Correction, I have a super hacky and currently manual process. It is entirely possible that it is scriptable, but I will hold off on looking into that until I am sure I have the result down.
More or less my starting region, with a whitespace border.
To begin with, I create an inverse annotation to my region of interest, and then delete the original region of interest. If you are using 0.2.0 you do not need to delete the region of interest as you can CTRL+SHIFT draw inside of locked annotations.
With the only the inverse annotation left, I can CTRL+SHIFT brush tool an edge to the annotation where I want it to be considered for the expansion. Be as careful as you like with this part, I clearly was not!
Once done with the drawing, Select the outer, inverse region, and make inverse again. This restores the original region that was outlined. Select the hand-drawn thin strip of region, and expand it. Select the expansion and expand it again. Repeat as needed.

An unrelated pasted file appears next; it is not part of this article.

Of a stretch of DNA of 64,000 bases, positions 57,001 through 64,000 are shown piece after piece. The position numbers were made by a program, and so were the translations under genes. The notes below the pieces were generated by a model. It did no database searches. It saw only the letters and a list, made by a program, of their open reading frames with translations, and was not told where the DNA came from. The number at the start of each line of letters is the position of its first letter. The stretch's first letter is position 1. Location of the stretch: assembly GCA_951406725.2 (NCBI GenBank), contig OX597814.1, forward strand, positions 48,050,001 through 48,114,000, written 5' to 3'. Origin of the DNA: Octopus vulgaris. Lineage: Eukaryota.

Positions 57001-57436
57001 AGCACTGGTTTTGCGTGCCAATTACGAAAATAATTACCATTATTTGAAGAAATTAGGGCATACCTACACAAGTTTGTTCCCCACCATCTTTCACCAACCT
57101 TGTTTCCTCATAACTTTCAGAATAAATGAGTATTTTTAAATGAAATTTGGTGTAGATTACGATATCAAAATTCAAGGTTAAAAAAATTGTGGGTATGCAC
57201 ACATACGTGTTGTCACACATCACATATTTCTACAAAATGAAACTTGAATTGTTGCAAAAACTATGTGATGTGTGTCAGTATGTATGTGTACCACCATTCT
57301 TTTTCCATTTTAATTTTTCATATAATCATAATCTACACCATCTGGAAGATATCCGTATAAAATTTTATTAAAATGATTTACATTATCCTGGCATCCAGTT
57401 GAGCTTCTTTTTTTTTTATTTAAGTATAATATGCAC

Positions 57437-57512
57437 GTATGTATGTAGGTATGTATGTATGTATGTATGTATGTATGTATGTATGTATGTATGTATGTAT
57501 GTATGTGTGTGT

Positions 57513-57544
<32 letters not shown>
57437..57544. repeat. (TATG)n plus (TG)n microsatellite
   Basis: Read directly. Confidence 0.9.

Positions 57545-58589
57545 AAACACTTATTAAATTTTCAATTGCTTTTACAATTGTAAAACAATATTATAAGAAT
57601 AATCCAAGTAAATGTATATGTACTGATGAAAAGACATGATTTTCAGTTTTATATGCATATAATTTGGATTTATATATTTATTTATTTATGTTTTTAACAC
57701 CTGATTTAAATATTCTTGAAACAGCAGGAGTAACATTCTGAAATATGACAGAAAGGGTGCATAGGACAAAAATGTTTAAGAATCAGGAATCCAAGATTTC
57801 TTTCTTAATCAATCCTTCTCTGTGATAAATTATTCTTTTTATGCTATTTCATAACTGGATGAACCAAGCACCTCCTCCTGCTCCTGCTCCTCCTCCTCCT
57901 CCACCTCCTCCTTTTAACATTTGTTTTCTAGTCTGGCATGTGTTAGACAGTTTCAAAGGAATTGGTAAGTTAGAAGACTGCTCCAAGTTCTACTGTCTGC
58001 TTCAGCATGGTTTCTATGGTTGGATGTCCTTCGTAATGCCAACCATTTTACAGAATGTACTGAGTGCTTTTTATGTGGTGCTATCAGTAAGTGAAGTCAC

Use this script
to split your annotations into contiguous parts, which will result in a lot of duplicate annotations. Delete the duplicates.
And that is what I ended up with. You would definitely want to be a bit more careful than I was with the first annotation.
Another way I thought of doing this afterwards might be more programmatic in the future. I made a 10um expansion on the original annotation, eliminated the whitespace part of the expansion, and then did another 1um expansion to get an inner rim. I duplicated the original annotation then intersected the duplicate with the 1um expansion, which resulted in:
Which sounds very much like what Tkilvaer just posted! Only it wasn’t within the parent annotation, so I’ll need to look into that.
Actually, correction, Tkilvaer’s idea should work better, just using the intersect for the whole process!